York Distinguished Research Professor in African history Paul Lovejoy, director of the Harriet Tubman Institute for Research on the Global Migrations of African Peoples, was chosen over 10 other nominees to receive this year's Distinguished Africanist Research Excellence Award from the University of Texas at Austin for his dedication, lifetime of service and contributions to the discipline.
Lovejoy, a Fellow of the Royal Society of Canada and Canada Research Chair in African Diaspora History, has dedicated his career to researching and teaching African history. He is currently working on several projects, including ongoing research on the African abolitionist Olaudah Equiano, and he is just starting a new project, titled "Breaking the Chains: Presenting a New Narrative of Canada's Role in the Underground Railroad".
Left: Paul Lovejoy accepts the Distinguished Africanist Award in Texas from Ed Dorn, former dean of the Lyndon B. Johnson School of Public Affairs at the University of Texas at Austin
"Being recognized in this fashion came as a complete surprise to me, hence what this has meant to me is very personal," says Lovejoy. "As I listened to the statement of my achievements, I felt very humble and appreciative of everything that York University has allowed me to pursue, every dream of collaboration and every attempt to increase the accessibility of knowledge so that people can learn their own histories."
In August, Lovejoy will return to Sierra Leone, where he is principal investigator on a British Library grant under their Endangered Archives Program. He also plans to finish what he calls a long-overdue book this summer, Testimonies of Enslavement: Stories of Slavery in Central Africa. In addition, as director of the Harriet Tubman Institute, he is involved in the organization of various conferences and workshops, about eight over the coming year.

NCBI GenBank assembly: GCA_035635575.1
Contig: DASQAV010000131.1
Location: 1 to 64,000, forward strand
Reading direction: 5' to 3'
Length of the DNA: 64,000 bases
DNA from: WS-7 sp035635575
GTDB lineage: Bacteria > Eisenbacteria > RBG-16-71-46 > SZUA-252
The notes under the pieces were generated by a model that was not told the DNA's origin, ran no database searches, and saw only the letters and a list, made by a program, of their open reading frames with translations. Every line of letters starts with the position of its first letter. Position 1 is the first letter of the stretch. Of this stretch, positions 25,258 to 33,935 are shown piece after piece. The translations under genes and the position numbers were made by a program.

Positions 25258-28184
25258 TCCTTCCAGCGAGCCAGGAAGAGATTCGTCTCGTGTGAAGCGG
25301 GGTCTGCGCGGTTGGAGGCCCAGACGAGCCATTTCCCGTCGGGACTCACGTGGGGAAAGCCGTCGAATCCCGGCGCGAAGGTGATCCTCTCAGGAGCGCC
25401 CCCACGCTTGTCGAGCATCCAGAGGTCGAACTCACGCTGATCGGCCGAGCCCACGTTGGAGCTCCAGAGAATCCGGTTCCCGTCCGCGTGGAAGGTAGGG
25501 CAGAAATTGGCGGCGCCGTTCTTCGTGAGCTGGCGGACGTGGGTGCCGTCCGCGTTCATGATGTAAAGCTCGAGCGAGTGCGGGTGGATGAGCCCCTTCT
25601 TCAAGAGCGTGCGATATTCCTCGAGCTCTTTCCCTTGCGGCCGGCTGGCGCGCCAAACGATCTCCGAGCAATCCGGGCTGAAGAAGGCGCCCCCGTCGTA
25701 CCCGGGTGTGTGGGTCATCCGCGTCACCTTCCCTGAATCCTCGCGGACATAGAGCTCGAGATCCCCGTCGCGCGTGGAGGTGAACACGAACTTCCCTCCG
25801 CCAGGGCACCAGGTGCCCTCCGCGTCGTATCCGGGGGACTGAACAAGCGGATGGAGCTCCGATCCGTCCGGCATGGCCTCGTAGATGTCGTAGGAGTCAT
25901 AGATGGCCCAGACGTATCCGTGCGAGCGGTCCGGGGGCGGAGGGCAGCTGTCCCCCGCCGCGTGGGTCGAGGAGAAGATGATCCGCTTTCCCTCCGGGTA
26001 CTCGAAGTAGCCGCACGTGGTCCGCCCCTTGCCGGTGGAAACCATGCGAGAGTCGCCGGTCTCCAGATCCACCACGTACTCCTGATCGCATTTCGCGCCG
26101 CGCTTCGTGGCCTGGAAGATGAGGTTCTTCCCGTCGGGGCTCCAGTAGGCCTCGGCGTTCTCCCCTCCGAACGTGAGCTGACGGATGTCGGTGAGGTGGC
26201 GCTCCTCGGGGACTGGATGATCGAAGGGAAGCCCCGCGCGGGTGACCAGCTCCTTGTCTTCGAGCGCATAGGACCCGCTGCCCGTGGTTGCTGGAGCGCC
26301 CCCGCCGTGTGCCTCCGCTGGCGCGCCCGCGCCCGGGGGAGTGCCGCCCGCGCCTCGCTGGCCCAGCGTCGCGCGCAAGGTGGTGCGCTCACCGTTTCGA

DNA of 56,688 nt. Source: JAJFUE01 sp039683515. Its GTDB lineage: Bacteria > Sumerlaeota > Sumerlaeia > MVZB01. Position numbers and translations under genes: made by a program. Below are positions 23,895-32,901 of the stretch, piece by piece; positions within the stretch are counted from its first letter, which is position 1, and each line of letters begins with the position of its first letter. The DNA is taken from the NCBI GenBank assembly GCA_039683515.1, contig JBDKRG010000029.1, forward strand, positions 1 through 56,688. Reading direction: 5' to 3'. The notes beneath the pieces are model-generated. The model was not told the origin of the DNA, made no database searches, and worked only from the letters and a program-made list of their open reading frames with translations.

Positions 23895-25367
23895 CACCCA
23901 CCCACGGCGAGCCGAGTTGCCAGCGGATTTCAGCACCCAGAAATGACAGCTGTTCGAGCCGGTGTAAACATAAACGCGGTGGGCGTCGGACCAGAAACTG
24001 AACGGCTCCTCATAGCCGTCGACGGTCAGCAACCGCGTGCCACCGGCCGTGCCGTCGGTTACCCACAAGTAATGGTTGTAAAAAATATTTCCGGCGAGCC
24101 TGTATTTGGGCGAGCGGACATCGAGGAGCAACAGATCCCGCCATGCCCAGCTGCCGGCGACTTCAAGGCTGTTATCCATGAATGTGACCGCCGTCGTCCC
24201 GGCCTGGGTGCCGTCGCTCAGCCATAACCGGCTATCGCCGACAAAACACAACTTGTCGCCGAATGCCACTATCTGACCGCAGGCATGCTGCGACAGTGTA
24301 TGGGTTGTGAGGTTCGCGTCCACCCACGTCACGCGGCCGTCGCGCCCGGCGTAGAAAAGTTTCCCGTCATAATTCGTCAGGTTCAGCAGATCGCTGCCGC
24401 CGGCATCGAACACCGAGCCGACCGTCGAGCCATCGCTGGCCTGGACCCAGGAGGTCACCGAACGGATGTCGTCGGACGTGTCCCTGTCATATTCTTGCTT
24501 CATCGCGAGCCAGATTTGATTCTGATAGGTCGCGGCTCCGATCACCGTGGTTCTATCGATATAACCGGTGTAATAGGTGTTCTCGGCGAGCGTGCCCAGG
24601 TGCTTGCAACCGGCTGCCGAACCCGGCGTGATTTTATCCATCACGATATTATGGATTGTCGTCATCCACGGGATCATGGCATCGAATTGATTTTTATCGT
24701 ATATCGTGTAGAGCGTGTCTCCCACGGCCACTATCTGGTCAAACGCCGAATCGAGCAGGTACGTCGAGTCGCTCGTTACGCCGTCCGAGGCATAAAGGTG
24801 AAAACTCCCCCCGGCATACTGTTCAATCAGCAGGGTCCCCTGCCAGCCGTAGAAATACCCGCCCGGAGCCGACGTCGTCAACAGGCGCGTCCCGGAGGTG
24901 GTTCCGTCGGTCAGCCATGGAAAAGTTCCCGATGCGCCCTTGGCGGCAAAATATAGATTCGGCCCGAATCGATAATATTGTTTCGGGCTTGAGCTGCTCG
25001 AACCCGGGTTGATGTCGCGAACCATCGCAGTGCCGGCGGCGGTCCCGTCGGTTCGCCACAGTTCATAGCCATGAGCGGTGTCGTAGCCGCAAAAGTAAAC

He has authored, co-authored or edited 36 books, including Transformations in Slavery: A History of Slavery in Africa, Identity in the Shadow of Slavery and Salt of the Desert Sun: A History of Salt Production and Trade in the Central Sudan. In 1994, his co-authored book Slow Death for Slavery: The Course of Abolition in Northern Nigeria, 1897-1936 received the Wallace K. Ferguson Prize from the Canadian Historical Association.
He is series editor for the Harriet Tubman Series on the African Diaspora with an initial 20 volumes set for publication by the end of 2010. In some of his recent publications, he has reopened debate on the role of slavery and the slave trade in Africa. Although trained as an economic historian, Lovejoy has argued forcefully that slavery and the slave trade were unlike any other institution or trade. Slaves, he argues, were "people" active in the shaping of their world and not "things" as commonly expressed in many slave studies.
He is a leading scholar who pioneered the study of the history and dynamics of the African diaspora from an African perspective. Through his research, he traces the history of migration from Africa into diaspora, following individual enslaved Africans to their destinations in the Americas. Lovejoy collaborates with an international network of researchers in Canada, the United States, the Caribbean, Brazil, Latin America, Africa and Europe, creating digitized historical data for his research.
His contributions and investment in African studies are reflected in his dedication to scholarship, administrative leadership, mentoring and interdisciplinary innovation.
Lovejoy is a research professor at the Wilberforce Institute for the Study of Slavery & Emancipation at the University of Hull in the United Kingdom and a member of the International Scientific Committee of the UNESCO Slave Route Project in Paris. He received a President's Research Award of Merit from York last year (see YFile, Nov. 5, 2009). In 1994 and 1995, he received the Canada Council for the Arts Killam Senior Research Fellowship.
Republished courtesy of YFile – York University’s daily e-bulletin.